A legislative committee has cancelled a scheduled vote on controversial legislation that would overhaul Wisconsin’s 110-year-old civil service system.
The Senate Committee on Labor and Government Reform was expected to vote on the bill Tuesday afternoon at the Capitol. However, an amended notice sent out Monday indicated the bill, which received a public hearing in the committee last week, was being pulled from the calendar.
The Wisconsin State Journal reported that the delay is the result of a dispute between committee chairman Steve Nass (R-Whitewater) and the bill’s sponsor, Sen. Roger Roth (R-Appleton), over a provision that deals with asking applicants for state jobs about their criminal record. The bill includes a provision that prohibits state agencies from inquiring about the conviction record of job applicants, unless their record would disqualify them from the position. Nass reportedly wants language added that would leave the question up to the discretion of each state agency.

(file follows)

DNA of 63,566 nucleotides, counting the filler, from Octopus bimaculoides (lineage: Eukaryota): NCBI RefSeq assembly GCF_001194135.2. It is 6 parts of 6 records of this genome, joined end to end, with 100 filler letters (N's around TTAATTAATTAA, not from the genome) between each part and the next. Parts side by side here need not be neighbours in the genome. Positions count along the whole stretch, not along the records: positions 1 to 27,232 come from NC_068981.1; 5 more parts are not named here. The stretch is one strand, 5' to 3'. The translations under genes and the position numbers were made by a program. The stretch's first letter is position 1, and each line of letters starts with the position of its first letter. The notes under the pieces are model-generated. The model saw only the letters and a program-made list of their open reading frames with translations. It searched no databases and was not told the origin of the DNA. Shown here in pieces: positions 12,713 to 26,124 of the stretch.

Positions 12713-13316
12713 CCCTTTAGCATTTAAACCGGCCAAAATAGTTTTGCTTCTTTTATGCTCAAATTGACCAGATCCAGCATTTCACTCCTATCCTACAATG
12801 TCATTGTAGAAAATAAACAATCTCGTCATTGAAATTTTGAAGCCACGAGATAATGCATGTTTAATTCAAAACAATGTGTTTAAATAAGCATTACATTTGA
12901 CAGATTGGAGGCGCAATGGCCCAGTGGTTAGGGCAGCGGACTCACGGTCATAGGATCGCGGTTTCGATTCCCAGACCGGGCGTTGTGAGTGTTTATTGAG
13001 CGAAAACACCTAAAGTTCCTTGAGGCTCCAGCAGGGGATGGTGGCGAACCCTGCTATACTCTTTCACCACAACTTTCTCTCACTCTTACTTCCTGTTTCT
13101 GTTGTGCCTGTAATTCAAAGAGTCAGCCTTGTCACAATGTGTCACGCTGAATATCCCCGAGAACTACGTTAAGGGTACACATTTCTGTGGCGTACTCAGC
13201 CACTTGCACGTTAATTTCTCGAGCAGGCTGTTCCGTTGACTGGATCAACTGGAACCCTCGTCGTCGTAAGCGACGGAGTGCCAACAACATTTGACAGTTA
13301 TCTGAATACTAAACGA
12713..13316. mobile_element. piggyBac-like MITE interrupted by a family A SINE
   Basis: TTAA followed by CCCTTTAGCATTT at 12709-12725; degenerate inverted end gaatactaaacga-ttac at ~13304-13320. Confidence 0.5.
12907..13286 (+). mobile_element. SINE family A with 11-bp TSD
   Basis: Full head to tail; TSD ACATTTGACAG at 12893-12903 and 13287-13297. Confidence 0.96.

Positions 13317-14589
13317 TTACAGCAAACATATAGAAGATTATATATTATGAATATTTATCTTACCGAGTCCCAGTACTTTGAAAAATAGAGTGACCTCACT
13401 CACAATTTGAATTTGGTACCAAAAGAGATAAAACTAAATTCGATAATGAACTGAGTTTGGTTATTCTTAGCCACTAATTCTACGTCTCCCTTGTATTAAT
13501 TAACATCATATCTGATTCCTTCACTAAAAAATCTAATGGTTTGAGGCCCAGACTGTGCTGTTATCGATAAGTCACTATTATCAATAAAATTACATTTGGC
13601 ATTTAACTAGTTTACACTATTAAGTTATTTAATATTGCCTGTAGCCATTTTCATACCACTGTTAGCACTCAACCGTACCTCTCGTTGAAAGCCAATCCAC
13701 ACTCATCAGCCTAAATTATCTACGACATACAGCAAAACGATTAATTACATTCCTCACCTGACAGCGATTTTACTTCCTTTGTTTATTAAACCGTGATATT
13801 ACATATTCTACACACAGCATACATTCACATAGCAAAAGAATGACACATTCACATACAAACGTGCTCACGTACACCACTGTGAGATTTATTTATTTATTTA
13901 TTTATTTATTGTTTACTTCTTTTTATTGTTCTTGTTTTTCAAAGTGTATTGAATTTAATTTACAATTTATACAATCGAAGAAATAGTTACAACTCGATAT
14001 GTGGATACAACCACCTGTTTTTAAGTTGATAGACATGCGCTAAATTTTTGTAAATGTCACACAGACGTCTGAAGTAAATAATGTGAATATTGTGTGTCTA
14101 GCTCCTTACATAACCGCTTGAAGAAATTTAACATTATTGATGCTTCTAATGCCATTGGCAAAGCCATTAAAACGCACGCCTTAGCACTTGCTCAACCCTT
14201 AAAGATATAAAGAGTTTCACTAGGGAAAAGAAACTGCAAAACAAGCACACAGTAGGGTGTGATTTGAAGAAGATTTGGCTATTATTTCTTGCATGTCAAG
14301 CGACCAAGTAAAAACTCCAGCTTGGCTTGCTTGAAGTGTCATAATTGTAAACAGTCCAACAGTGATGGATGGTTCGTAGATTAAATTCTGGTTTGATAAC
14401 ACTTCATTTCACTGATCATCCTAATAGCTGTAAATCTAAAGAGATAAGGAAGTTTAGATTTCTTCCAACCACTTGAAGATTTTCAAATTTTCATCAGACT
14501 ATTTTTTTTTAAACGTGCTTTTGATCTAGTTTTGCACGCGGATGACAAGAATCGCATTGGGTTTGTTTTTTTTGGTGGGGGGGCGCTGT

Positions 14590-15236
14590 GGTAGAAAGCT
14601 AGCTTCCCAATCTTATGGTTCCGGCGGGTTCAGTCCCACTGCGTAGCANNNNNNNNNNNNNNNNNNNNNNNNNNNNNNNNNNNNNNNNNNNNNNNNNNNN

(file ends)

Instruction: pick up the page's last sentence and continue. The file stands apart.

Messages left with the offices of both Nass and Roth were not immediately returned.
The legislation has been on the fast track at the Capitol, since its introduction late last month. Republicans say the changes are needed to modernize the state’s hiring process, which they argue often leads to lengthy delays in filling empty positions and makes it difficult for Wisconsin to compete for top talent. Union officials and Democrats contend the bill strips away important civil service protections and will make it easier for politics to play a role in state hiring decisions.